The training data were obtained from Immune Epitope Database (IEDB). The filters are linear sequence, positive assays, negative assays, no B cell assays, no major histocompatibility complex (MHC) assays, MHC restriction type—Class I, host: Homo sapiens (human) and T cell assays—cytokine release, cytotoxicity. To ensure the high quality of our training data, we performed a series of data cleaning and preprocessing steps (Figure 4A): data entries without 4-digit HLA alleles and enough explicit experimental information were removed. For negative samples, the number of experiments performed should be >4 (that is, at least four experiments were all negative); for positive samples, the number of subjects responded should be at least one. Finally, all redundant peptide–HLA instances were discarded, leaving 8412 training data, including 3467 positive data and 4945 negative data. Then, the dataset is divided according to the sample type: 70% is used as the training set and 30% is used as the validation set (that is, the training set contains 70% positive and negative samples) for hyperparameter tuning. After hyperparameter tuning, we trained the model on whole dataset in a 10-fold cross-validation manner. We regard each amino acid of peptide and HLA (only keep 34 length pseudo-sequence used by NetMHCpan) as a node of the graph, and the feature encoding method of the node is as follows: first, the 566 features related to the physical and chemical properties of amino acids are obtained from the AAindex1 database, and the missing values are removed, remaining 553 features. These features were robustly normalized and then subjected to principal component analysis, retaining the top 20 principal components as features of amino acid nodes. Since we do not know how the nodes are connected, we construct the fully connected graph, where each two nodes has an edge. The GNN model we use is a TransformerConv with an attention mechanism that learns weights between different nodes and adds the GraphNorm for normalization of node features across the graph (Figure 4B). In order to obtain the information of the entire graph, we add a virtual node (this node is connected to all other nodes), and after the message passing of the 3-layer TransformerConv, we can get the embedding of this virtual node. This embedding vector is fed into a layer of multilayer perceptron to obtain the final immunogenicity prediction value. The loss function we used is binary cross entropy loss. We use grid search for hyperparameter tuning, and the optimal parameters obtained are shown in Supplementary Table S1. The positive samples of the independent test data were from the Val-Neo module of Neodb database we constructed. Since the supported prediction length of most methods is 9–10, we kept the data of these peptide lengths for testing, and the negative samples were obtained from the TESLA datasets, and the data that appeared in the training set were removed, resulting in 1220 test data entries with 736 positive and 484 negative items. We used these data to compare the performance of four other methods (Seq2neo-CNN, DeepImmuno, IEDB and PRIME2.0), and since these methods support different peptide lengths and HLA types, the size of the test data is also different (Figure 4D). The metrics we used to compare performance include sensitivity, F1 score and TopK metric (the proportion of positive samples in the top K samples with the highest predicted value).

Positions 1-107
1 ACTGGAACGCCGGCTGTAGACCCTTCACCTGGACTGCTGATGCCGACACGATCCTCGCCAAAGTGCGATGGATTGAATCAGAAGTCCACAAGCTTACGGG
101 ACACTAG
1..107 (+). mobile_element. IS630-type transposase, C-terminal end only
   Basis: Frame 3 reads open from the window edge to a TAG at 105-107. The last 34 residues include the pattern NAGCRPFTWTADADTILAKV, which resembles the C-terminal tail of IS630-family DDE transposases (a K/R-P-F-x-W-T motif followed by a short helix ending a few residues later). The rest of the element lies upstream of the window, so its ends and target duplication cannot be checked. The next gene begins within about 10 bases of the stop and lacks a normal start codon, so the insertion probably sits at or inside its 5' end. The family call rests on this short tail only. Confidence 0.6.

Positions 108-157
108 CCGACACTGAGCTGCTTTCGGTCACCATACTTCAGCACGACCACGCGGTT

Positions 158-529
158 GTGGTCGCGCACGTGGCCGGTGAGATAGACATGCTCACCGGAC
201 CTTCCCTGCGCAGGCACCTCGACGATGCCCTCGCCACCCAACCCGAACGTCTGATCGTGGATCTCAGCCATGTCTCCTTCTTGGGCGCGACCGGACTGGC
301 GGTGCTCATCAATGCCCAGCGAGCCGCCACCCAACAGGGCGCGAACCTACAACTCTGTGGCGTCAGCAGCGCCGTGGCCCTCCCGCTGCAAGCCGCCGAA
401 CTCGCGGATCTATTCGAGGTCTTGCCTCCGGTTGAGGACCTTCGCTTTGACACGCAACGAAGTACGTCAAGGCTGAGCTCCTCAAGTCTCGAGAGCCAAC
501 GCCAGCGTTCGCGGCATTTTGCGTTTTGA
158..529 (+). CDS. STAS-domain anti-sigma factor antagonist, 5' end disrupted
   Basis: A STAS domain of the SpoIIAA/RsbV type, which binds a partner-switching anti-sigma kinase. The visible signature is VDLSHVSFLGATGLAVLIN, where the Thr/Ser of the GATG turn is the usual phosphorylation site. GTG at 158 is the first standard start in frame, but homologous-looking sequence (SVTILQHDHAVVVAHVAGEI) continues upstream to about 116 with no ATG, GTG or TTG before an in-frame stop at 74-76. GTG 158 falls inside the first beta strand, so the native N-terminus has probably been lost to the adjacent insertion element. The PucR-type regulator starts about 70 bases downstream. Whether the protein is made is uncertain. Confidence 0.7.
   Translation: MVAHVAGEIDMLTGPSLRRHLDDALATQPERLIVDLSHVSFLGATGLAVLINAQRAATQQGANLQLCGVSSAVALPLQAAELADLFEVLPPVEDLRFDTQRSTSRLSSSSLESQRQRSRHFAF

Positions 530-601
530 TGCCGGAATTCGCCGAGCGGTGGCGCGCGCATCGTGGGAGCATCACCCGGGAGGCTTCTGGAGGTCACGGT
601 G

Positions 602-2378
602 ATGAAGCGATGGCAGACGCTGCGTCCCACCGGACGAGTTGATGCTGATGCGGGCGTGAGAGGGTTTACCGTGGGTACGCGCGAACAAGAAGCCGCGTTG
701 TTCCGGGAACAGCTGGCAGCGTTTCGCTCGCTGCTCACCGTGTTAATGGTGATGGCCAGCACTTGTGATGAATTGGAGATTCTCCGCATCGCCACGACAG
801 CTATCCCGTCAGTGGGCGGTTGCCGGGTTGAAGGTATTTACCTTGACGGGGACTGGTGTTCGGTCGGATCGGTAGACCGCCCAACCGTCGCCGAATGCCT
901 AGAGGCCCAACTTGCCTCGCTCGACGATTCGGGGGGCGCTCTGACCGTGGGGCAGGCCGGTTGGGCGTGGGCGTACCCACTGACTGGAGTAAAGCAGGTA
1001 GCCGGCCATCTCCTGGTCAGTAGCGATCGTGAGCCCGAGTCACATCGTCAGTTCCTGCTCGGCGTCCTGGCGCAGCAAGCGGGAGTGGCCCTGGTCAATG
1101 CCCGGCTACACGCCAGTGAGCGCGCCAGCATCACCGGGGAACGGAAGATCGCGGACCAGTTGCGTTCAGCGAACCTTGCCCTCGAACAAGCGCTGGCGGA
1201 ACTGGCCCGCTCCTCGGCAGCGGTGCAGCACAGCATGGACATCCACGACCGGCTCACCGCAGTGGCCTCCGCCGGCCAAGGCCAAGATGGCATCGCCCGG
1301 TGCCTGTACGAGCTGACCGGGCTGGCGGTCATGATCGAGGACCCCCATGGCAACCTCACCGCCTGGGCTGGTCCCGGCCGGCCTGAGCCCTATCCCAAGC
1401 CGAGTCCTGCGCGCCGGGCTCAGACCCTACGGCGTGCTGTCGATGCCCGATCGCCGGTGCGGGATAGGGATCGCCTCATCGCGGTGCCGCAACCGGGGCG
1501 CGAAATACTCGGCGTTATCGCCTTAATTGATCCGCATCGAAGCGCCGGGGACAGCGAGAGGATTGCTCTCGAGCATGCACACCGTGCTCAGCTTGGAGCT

Neodb has been developed with R version 4.1 and Shiny version 1.5. The GNN model was implemented by Python version 3.8, PyTorch version 1.11.0 and torch-geometric version 2.0.4. The model was trained on A5000 GPU.